Politics & Government

Cigarette tax dominates debate

Five candidates for governor disagreed on whether to raise the state's lowest-in-the-nation cigarette tax - and how to spend the money - at a Friday debate

The debate, sponsored by the S.C. Hospital Association, was a focused, substantive discussion on issues ranging from tort reform, mental health care funding, health care agency restructuring and how to entice doctors to practice in rural areas.

The hospital association has for years lobbied to raise the state cigarette tax and use the revenue to pay for health care for low-income residents, and state schools Superintendent Jim Rex and state Attorney General Henry McMaster had a dust-up last weekend about the tax.

The three Democrats, attorney and former lobbyist Dwight Drake, Rex and state Sen. Vincent Sheheen, D-Kershaw, all favored raising the tax while Republican McMaster did not. Repulican Lt. Gov. Andre Bauer said he would like any cigarette tax increase to include an equal tax cut.

But the three Democrats differed on how to spend the money, with Rex proposing a larger tax increase to the national average of $1.34 a pack - to fund health care, agriculture marketing, cessation programs and prevent teacher furloughs. Sheheen, the only person in the debate to vote to raise the cigarette tax, said he would put the money into health care, calling the decade-long failure to raise the 7-cents-a-pack tax shameful. Drake, a former lobbyist for the country's largest tobacco company, said it was politically impossible to raise the tax to the national average, and touted a smaller 50-cent-a-pack increase.

"It's not right to tell someone you're going to do something that can't be done," Drake said.

As he has for several weeks, Bauer said the state needs to wean residents from public services such as health care. When asked about the lack of funding for mental health services patients who are often treated in hospital emergency rooms Bauer said the state needs to break the cycle.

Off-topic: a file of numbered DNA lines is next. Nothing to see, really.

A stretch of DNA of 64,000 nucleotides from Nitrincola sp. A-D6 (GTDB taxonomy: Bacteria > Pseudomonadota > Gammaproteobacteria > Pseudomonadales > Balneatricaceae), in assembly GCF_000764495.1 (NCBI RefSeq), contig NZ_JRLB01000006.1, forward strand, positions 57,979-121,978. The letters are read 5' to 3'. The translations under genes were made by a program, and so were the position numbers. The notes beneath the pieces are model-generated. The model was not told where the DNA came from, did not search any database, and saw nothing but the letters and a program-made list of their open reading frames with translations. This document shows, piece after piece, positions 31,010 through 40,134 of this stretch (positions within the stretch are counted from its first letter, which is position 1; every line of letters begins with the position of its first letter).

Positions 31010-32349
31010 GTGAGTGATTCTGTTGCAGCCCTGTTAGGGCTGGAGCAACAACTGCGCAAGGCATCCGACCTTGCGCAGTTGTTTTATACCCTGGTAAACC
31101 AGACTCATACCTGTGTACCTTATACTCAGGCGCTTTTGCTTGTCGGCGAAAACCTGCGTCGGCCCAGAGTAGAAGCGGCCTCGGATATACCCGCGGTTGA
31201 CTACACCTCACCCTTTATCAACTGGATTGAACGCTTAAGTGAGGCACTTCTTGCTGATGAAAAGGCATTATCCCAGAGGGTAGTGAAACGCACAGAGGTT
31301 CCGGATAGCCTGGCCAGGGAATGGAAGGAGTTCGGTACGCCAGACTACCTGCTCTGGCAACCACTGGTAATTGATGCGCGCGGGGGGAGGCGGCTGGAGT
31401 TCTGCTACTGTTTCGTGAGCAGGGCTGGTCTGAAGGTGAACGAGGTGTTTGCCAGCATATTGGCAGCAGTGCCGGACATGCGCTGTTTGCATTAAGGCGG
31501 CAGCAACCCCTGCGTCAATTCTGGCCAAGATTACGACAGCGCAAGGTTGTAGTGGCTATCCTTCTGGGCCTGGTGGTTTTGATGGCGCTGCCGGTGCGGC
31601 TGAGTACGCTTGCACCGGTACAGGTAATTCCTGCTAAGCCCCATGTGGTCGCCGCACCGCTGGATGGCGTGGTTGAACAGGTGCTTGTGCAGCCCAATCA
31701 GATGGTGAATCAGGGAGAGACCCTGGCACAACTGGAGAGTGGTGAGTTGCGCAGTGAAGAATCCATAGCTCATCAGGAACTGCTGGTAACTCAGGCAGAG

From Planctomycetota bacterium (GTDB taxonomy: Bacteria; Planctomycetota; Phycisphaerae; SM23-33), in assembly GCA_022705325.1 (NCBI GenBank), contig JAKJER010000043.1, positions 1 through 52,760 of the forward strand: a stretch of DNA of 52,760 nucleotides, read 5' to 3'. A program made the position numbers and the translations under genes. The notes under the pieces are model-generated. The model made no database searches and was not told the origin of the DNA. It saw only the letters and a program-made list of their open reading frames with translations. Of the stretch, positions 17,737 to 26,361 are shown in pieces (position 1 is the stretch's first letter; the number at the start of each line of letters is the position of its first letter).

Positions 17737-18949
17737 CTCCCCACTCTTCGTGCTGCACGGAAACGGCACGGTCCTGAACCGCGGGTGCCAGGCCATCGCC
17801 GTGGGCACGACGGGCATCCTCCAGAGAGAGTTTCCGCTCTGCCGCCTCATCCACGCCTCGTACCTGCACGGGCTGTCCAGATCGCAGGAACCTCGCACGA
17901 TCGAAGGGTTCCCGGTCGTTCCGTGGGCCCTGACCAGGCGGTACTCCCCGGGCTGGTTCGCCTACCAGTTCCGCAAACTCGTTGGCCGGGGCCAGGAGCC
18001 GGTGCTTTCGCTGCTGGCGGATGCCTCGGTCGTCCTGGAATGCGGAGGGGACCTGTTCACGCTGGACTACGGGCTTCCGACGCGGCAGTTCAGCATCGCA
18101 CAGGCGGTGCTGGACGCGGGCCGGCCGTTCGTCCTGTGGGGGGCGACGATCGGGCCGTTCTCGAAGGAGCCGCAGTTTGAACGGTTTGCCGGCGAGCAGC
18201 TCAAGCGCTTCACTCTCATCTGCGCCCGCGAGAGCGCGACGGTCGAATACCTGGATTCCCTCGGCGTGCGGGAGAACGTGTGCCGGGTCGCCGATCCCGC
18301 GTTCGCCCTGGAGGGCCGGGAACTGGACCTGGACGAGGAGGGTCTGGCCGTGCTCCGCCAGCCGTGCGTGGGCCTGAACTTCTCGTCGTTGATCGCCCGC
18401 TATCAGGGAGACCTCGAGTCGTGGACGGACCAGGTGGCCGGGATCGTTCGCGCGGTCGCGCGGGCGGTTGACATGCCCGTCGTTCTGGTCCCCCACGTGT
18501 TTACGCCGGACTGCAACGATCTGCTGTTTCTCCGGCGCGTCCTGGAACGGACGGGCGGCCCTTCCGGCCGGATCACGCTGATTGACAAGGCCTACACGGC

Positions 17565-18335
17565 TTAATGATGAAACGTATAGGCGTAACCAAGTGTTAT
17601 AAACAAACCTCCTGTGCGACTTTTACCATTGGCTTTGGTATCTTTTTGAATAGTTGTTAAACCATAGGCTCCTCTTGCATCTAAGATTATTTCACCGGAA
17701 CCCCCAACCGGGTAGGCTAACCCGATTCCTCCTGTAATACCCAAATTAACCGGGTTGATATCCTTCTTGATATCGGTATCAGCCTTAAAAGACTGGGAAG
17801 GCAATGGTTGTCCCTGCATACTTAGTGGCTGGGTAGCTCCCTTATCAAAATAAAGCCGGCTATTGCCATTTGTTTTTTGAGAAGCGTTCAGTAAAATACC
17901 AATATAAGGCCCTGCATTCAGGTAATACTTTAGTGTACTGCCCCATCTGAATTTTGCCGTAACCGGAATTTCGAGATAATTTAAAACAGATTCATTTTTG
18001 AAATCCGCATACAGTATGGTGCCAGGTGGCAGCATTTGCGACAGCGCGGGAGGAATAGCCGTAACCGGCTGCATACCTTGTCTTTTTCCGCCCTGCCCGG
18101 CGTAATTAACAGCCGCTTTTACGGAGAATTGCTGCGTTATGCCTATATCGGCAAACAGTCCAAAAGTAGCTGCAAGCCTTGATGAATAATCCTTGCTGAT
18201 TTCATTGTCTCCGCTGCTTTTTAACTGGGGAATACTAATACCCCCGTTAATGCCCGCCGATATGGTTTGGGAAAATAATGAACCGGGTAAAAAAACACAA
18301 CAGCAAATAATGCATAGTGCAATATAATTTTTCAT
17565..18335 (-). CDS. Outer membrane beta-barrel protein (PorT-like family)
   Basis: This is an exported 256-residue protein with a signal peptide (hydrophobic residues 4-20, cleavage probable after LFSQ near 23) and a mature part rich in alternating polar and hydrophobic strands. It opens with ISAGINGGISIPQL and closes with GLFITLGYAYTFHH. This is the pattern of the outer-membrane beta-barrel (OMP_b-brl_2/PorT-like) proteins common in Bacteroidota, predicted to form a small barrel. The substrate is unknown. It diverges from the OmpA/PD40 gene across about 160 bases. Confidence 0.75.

"At what point are we going to say enough is enough?" Bauer asked.

Sheheen said he would protect the Department of Mental Health's budget and push for more low-cost ways to treat patients before they become ER problems, including psychiatric services by telephone. Rex said the cigarette tax could pay for mental health care.

McMaster said ERs should be protected from lawsuits if they turn away mental health patients.

The candidates were split on whether, and how, to restructure state health care agencies.

Bauer, Drake and Sheheen wanted to add the Department of Health and Environmental Control to the governor's cabinet. Most agreed restructuring was not a cure-all and said an effective governor could improve those agencies.

The candidates were also split on two leading legal changes to bring down the cost of health care: nonbinding arbitration of disputes, and requiring the loser in lawsuits to pay the costs.

All the candidates supported arbitration, but only Sheheen and Bauer would require those who lost cases to pay the costs. When asked if the state should provide incentives to doctors who promise to practice in rural areas, all but McMaster supported the idea.

McMaster questioned how the state would pay for the incentives.

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